Teaching Disability Inclusion One Shabbat at a Time

My initial reaction after the fact was relief.

After months of planning, weeks of searching for the perfect readings, and a few crazy days of racing around like a chicken with its head cut off, I had finally crafted my first Friday night Shabbat service. And thankfully, it was a success.

“Learning and understanding were at the core of it all.” | [Public Domain], via Pixabay

Earlier this year, as part of Jewish Disability Advocacy and Inclusion Month, I helped create American University Hillel’s first ever Disability Inclusion Shabbat. The service and dinner were designed to teach students about the meaning of accessibility, acceptance, and inclusion, and to talk about what we have accomplished as an institution and what we still need to do.

For me, this night was incredibly important as it allowed me to marry two topics that have had a tremendous impact on my life: Judaism and disability. I was born with a genetic disorder called Neurofibromatosis that has impacted my life in many ways. A benign brain tumor required years of chemotherapy as treatment when I was younger. Though I am stable and relatively healthy now, I still have to deal with other issues related to the disorder, including fine and gross motor delays, extreme short stature, and some mild learning disabilities.

The Shabbat I led my freshman year mattered greatly to me – and my community – because it encouraged disabled students to contribute, lead, and share their experiences with others. Learning and understanding were at the core of it all.

We opened Shabbat with a service I led together with a friend, who has some learning disabilities and participates in AU’s academic support program, which allows students to meet with counselors for help with organization and assignments. We had designed the service to be accessible and educational, as well as enjoyable. Alongside typical Friday night prayers, we wove in readings about Moses and his speech impediment and a Mishebeirach (prayer for healing) for those with chronic illnesses. Instead of focusing on melodies and singing as we usually do, we focused on the words and their meaning. We invited people to stand if they could but made sure they knew they could sit on the floor or elsewhere if that was more comfortable.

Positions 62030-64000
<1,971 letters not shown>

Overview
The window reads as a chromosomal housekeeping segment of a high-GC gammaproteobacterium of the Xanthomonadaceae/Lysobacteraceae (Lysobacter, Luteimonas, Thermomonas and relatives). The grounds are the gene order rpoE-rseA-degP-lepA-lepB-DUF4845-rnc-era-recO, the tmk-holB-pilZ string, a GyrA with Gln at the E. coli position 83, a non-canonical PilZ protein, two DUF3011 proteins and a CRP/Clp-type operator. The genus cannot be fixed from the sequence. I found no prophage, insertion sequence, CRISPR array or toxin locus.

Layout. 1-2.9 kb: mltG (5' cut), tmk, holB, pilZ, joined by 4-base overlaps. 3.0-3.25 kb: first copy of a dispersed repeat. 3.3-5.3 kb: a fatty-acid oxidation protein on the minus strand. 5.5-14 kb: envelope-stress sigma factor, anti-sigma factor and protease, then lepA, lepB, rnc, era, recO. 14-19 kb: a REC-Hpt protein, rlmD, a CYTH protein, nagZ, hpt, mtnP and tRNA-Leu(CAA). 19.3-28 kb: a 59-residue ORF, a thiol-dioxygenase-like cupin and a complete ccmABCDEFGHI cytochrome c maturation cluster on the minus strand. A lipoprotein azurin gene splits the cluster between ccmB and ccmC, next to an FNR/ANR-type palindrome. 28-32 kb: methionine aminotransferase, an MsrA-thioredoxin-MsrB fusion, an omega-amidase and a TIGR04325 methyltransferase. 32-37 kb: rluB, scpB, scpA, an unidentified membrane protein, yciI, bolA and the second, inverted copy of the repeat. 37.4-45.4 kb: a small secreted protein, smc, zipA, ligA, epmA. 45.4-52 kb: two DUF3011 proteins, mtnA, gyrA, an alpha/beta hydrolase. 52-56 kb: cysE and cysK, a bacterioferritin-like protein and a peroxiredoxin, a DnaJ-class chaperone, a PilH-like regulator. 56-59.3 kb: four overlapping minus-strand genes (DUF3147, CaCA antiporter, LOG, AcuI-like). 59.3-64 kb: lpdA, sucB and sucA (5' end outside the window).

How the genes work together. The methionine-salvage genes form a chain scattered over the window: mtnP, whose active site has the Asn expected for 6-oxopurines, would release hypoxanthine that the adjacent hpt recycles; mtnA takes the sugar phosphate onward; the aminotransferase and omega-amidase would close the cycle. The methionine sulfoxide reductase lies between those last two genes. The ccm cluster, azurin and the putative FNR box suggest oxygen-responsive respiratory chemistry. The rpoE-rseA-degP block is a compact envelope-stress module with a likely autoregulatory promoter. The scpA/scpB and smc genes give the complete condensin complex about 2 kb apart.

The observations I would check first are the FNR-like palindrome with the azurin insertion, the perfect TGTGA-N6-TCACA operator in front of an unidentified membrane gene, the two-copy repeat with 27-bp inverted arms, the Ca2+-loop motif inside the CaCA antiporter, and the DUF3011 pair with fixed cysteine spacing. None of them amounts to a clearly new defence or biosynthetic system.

During dinner, we posted statements from disabled students – both in the Hillel community and from American University’s greater student body – about how disability has affected their lives. There was no big speech or activity or even a call to action, just gentle nudges and small demonstrations of what disability and accessibility are. This Shabbat wasn’t much different from most of our other Shabbats, and that was intentional; the goal of the evening was to show students that accessibility doesn’t have to mean interruptions or straying from the status quo, just a little sensitivity and some planning ahead.

The overwhelmingly positive reactions of my peers, including the Jewish and non-Jewish disabled students who contributed, made me feel such joy and gratitude. Not only was I happy that something I had worked so hard to achieve turned out well, I was thrilled to realize that I was part of a community that cared about the values that I held dear. For me, a disabled Jewish student, this acceptance made me feel at home.

In fact, throughout the year, knowing I had a strong, supportive community and the safety net of my Hillel family helped me develop life skills and feel more comfortable taking risks as a freshman. I learned how to feel confident addressing a room and leading a group of my peers. I learned how to feel comfortable giving people instruction when leading a project – something I never imagined that I could do. I improved my organizational skills, both on the small scale of convening Jewish religious service leaders and on the larger scale of planning multi-organizational events. With my Disability Inclusion Shabbat, I experienced the process of taking an idea from conception to implementation.

I finished my freshman year with a greater appreciation for what it truly takes to be a leader and learned just how much organization it takes to ensure things run smoothly. I also discovered that with a little work and a lot of love, you can share your passions and make others care about them, too.

But more than that, I discovered that my Hillel community, once of strangers, is now a family that I can count on for support and comfort. I feel relieved knowing that I have the skills and friends I need to help me in the future. As I enter my sophomore year, I know the journey that began with Disability Inclusion Shabbat is not over yet. In fact, it’s just beginning – and I am so excited to see where it takes me.

Lily Coltoff of Erdenheim, Pennsylvania is an incoming sophomore at American University, where she is pursuing a major in communication studies and a minor in public health. She served as the Shabbat intern for AU Hillel during spring semester 2017 and is an AU Ambassador, a staff writer for AmWord magazine, and a member of the Pep Band.

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